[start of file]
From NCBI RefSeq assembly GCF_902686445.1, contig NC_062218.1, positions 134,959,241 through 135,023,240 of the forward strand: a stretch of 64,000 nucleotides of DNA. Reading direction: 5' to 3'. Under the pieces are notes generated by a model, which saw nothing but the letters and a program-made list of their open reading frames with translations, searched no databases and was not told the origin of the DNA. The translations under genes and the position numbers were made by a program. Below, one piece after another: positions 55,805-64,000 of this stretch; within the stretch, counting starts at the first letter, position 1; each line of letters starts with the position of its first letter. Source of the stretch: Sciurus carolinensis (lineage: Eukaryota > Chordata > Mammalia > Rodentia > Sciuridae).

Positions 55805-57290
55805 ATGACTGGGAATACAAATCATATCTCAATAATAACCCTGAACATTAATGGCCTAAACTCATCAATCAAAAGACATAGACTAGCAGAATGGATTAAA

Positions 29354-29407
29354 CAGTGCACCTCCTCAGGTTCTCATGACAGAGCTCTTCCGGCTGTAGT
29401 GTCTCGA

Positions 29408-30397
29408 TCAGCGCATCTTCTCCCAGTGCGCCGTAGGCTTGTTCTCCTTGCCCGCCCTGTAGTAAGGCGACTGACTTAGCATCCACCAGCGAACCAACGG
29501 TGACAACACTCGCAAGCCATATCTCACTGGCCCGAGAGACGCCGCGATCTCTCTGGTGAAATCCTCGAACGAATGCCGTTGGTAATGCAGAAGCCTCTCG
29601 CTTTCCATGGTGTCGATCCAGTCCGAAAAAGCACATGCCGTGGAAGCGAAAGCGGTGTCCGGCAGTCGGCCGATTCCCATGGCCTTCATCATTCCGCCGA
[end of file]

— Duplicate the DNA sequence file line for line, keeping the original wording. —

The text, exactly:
From NCBI RefSeq assembly GCF_902686445.1, contig NC_062218.1, positions 134,959,241 through 135,023,240 of the forward strand: a stretch of 64,000 nucleotides of DNA. Reading direction: 5' to 3'. Under the pieces are notes generated by a model, which saw nothing but the letters and a program-made list of their open reading frames with translations, searched no databases and was not told the origin of the DNA. The translations under genes and the position numbers were made by a program. Below, one piece after another: positions 55,805-64,000 of this stretch; within the stretch, counting starts at the first letter, position 1; each line of letters starts with the position of its first letter. Source of the stretch: Sciurus carolinensis (lineage: Eukaryota > Chordata > Mammalia > Rodentia > Sciuridae).

Positions 55805-57290
55805 ATGACTGGGAATACAAATCATATCTCAATAATAACCCTGAACATTAATGGCCTAAACTCATCAATCAAAAGACATAGACTAGCAGAATGGATTAAA

Positions 29354-29407
29354 CAGTGCACCTCCTCAGGTTCTCATGACAGAGCTCTTCCGGCTGTAGT
29401 GTCTCGA

Positions 29408-30397
29408 TCAGCGCATCTTCTCCCAGTGCGCCGTAGGCTTGTTCTCCTTGCCCGCCCTGTAGTAAGGCGACTGACTTAGCATCCACCAGCGAACCAACGG
29501 TGACAACACTCGCAAGCCATATCTCACTGGCCCGAGAGACGCCGCGATCTCTCTGGTGAAATCCTCGAACGAATGCCGTTGGTAATGCAGAAGCCTCTCG
29601 CTTTCCATGGTGTCGATCCAGTCCGAAAAAGCACATGCCGTGGAAGCGAAAGCGGTGTCCGGCAGTCGGCCGATTCCCATGGCCTTCATCATTCCGCCGA